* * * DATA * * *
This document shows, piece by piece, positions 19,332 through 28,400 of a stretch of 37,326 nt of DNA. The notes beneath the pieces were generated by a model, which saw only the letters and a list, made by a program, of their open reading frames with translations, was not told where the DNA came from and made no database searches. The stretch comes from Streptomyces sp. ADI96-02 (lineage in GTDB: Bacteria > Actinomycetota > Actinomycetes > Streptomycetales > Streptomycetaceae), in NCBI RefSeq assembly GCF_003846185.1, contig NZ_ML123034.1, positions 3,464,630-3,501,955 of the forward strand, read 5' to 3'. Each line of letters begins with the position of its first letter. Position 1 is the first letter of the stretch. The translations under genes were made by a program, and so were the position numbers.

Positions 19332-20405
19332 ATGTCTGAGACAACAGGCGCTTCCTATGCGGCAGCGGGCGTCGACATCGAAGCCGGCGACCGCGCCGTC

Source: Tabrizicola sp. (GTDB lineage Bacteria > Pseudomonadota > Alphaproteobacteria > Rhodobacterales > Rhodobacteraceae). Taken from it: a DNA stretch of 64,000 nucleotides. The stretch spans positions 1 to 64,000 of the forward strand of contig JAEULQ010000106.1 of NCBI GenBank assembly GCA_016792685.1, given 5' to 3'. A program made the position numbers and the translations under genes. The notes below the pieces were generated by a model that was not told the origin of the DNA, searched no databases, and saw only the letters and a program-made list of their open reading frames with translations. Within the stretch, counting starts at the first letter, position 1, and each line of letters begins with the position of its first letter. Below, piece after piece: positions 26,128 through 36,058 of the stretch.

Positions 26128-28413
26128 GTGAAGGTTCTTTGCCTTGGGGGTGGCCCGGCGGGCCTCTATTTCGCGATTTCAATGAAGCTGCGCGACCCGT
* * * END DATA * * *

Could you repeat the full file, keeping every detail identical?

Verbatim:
This document shows, piece by piece, positions 19,332 through 28,400 of a stretch of 37,326 nt of DNA. The notes beneath the pieces were generated by a model, which saw only the letters and a list, made by a program, of their open reading frames with translations, was not told where the DNA came from and made no database searches. The stretch comes from Streptomyces sp. ADI96-02 (lineage in GTDB: Bacteria > Actinomycetota > Actinomycetes > Streptomycetales > Streptomycetaceae), in NCBI RefSeq assembly GCF_003846185.1, contig NZ_ML123034.1, positions 3,464,630-3,501,955 of the forward strand, read 5' to 3'. Each line of letters begins with the position of its first letter. Position 1 is the first letter of the stretch. The translations under genes were made by a program, and so were the position numbers.

Positions 19332-20405
19332 ATGTCTGAGACAACAGGCGCTTCCTATGCGGCAGCGGGCGTCGACATCGAAGCCGGCGACCGCGCCGTC

Source: Tabrizicola sp. (GTDB lineage Bacteria > Pseudomonadota > Alphaproteobacteria > Rhodobacterales > Rhodobacteraceae). Taken from it: a DNA stretch of 64,000 nucleotides. The stretch spans positions 1 to 64,000 of the forward strand of contig JAEULQ010000106.1 of NCBI GenBank assembly GCA_016792685.1, given 5' to 3'. A program made the position numbers and the translations under genes. The notes below the pieces were generated by a model that was not told the origin of the DNA, searched no databases, and saw only the letters and a program-made list of their open reading frames with translations. Within the stretch, counting starts at the first letter, position 1, and each line of letters begins with the position of its first letter. Below, piece after piece: positions 26,128 through 36,058 of the stretch.

Positions 26128-28413
26128 GTGAAGGTTCTTTGCCTTGGGGGTGGCCCGGCGGGCCTCTATTTCGCGATTTCAATGAAGCTGCGCGACCCGT